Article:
Centre for Plant Success Webinar Series: Christopher Blackman and Kate Johnson
8 June @ 10:00 am - 11:00 am
Plant drought experiments: why, what, when, where and how?
Drought is a major environmental stress that negatively impacts plant growth and productivity in natural and agricultural systems. Given drought is increasing in intensity with human-induced global heating, there is an urgent need to better understand how plants respond to water-deficit and identify the traits and mechanisms associated with drought adaptation and survival in drought prone environments.
One way to address this need is to run a drought experiment. But How? In this talk, I describe some of the different field-based and experimental approaches researchers (myself included) use to study plant adaptation and plant responses to drought. These include examining trait variation along environmental gradients of moisture availability, long-term field monitoring, reciprocal transplant experiments and field trials, rain-exclusion, and glasshouse experiments. I highlight some of the benefits and challenges of these different approaches and emphasise the need to understand plant physiological processes when running drought related phenotype selection and genetic studies.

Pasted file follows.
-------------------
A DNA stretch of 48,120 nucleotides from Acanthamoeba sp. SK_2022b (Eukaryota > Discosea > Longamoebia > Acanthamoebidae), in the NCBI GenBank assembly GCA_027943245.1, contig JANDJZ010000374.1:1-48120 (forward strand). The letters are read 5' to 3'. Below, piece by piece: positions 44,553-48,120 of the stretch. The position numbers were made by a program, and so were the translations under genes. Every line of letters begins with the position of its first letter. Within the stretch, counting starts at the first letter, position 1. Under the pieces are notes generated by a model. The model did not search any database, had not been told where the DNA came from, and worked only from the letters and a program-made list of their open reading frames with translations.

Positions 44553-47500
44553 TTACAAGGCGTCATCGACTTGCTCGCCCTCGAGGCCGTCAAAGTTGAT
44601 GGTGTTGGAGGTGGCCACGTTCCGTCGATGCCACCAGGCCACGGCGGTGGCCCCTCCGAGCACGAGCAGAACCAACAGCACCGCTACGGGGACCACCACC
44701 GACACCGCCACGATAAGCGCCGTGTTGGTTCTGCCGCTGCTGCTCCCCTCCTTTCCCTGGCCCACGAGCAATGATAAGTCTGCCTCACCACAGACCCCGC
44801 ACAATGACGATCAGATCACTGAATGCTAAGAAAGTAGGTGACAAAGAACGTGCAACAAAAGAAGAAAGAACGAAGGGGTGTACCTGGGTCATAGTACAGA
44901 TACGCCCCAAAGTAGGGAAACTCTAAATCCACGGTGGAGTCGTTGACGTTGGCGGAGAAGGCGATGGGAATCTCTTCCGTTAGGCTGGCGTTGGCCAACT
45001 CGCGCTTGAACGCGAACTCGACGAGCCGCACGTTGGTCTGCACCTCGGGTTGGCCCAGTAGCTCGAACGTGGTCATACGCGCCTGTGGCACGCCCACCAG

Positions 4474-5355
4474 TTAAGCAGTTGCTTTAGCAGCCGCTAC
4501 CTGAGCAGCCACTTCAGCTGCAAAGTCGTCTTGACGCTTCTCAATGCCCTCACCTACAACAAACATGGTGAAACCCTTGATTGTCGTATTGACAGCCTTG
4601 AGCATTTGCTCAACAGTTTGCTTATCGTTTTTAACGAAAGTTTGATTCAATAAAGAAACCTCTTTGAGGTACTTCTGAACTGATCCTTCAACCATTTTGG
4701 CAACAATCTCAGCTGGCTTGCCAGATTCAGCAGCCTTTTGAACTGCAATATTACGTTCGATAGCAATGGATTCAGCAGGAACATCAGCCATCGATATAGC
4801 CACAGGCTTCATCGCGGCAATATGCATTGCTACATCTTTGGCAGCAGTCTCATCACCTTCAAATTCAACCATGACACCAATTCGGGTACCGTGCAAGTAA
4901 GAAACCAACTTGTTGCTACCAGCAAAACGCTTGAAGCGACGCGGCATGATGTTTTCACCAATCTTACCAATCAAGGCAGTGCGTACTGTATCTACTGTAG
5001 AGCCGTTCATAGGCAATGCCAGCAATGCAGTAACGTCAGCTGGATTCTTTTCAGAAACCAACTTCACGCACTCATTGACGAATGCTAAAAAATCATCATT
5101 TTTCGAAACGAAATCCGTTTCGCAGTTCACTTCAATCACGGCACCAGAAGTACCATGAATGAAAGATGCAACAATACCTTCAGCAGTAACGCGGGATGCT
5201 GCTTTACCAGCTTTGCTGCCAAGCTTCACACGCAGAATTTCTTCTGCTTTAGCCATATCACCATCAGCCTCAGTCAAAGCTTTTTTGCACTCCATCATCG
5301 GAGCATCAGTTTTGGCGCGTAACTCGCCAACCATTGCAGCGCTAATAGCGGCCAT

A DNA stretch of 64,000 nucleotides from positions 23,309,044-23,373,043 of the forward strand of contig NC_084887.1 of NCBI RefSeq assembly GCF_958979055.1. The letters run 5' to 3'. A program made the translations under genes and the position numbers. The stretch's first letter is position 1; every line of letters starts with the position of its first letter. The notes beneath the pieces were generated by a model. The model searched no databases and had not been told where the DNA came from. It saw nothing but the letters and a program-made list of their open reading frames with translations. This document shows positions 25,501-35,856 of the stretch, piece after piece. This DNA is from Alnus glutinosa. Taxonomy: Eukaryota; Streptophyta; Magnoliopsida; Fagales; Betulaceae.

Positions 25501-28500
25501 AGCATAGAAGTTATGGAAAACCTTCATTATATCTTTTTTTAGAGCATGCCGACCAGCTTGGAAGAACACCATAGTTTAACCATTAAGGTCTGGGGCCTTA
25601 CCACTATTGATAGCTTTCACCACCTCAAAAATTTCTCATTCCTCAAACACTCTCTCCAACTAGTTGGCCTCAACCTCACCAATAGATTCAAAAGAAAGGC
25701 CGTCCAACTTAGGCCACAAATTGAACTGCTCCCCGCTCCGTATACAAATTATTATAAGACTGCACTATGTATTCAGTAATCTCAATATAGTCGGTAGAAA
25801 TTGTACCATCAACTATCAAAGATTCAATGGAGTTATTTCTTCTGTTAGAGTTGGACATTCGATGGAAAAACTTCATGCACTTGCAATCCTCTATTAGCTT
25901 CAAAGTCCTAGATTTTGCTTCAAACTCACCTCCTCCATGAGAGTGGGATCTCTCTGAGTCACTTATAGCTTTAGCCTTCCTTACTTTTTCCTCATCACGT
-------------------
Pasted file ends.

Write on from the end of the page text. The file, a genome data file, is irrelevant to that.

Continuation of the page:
A trade-off between growth rate and xylem cavitation resistance in Callitris rhomboidea
The ideal plant water transport system is one that both is efficient, and resistant to drought-induced damage (xylem cavitation), however, species rarely possess both. This may be explained by trade-offs between traits, yet thus far, no proposed trade-off has offered a universal explanation for the lack of both highly drought-resistant and highly efficient water transport systems. In our recent paper, we found evidence for a new trade-off, between growth rate and resistance to xylem cavitation, in the canopies of a drought-resistant tree species (Callitris rhomboidea), presenting an alternative the ‘safety vs. efficiency’ hypothesis. I will discuss what we found, what it means and some possible mechanistic explanations for the trade-off. Understanding whether this trade-off exists within and between species will help us to uncover what drives and limits plant drought resistance more broadly.
This event is open to Centre Members only. If you are a Centre Member who would like to attend, please contact firstname.lastname@example.org for the Zoom invitation.